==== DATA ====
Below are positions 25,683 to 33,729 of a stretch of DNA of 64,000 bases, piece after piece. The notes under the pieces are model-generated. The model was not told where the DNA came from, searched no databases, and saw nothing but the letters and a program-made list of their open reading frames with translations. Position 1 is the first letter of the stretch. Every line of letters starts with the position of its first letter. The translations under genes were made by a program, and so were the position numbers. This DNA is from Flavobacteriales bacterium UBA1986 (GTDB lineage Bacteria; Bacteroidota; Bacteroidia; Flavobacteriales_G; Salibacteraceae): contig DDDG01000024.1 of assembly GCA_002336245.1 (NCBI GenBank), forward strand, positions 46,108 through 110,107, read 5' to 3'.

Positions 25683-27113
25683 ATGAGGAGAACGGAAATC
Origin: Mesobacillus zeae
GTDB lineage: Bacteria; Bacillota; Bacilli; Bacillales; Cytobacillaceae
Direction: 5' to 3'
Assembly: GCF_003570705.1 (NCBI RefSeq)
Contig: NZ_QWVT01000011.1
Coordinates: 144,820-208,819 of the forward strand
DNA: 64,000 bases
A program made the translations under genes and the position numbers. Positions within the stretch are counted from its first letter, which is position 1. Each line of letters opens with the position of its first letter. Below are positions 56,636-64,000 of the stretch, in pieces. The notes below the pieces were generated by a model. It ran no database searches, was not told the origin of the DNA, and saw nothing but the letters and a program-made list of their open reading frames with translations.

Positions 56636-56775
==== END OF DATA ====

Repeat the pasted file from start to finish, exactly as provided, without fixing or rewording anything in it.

Below are positions 25,683 to 33,729 of a stretch of DNA of 64,000 bases, piece after piece. The notes under the pieces are model-generated. The model was not told where the DNA came from, searched no databases, and saw nothing but the letters and a program-made list of their open reading frames with translations. Position 1 is the first letter of the stretch. Every line of letters starts with the position of its first letter. The translations under genes were made by a program, and so were the position numbers. This DNA is from Flavobacteriales bacterium UBA1986 (GTDB lineage Bacteria; Bacteroidota; Bacteroidia; Flavobacteriales_G; Salibacteraceae): contig DDDG01000024.1 of assembly GCA_002336245.1 (NCBI GenBank), forward strand, positions 46,108 through 110,107, read 5' to 3'.

Positions 25683-27113
25683 ATGAGGAGAACGGAAATC
Origin: Mesobacillus zeae
GTDB lineage: Bacteria; Bacillota; Bacilli; Bacillales; Cytobacillaceae
Direction: 5' to 3'
Assembly: GCF_003570705.1 (NCBI RefSeq)
Contig: NZ_QWVT01000011.1
Coordinates: 144,820-208,819 of the forward strand
DNA: 64,000 bases
A program made the translations under genes and the position numbers. Positions within the stretch are counted from its first letter, which is position 1. Each line of letters opens with the position of its first letter. Below are positions 56,636-64,000 of the stretch, in pieces. The notes below the pieces were generated by a model. It ran no database searches, was not told the origin of the DNA, and saw nothing but the letters and a program-made list of their open reading frames with translations.

Positions 56636-56775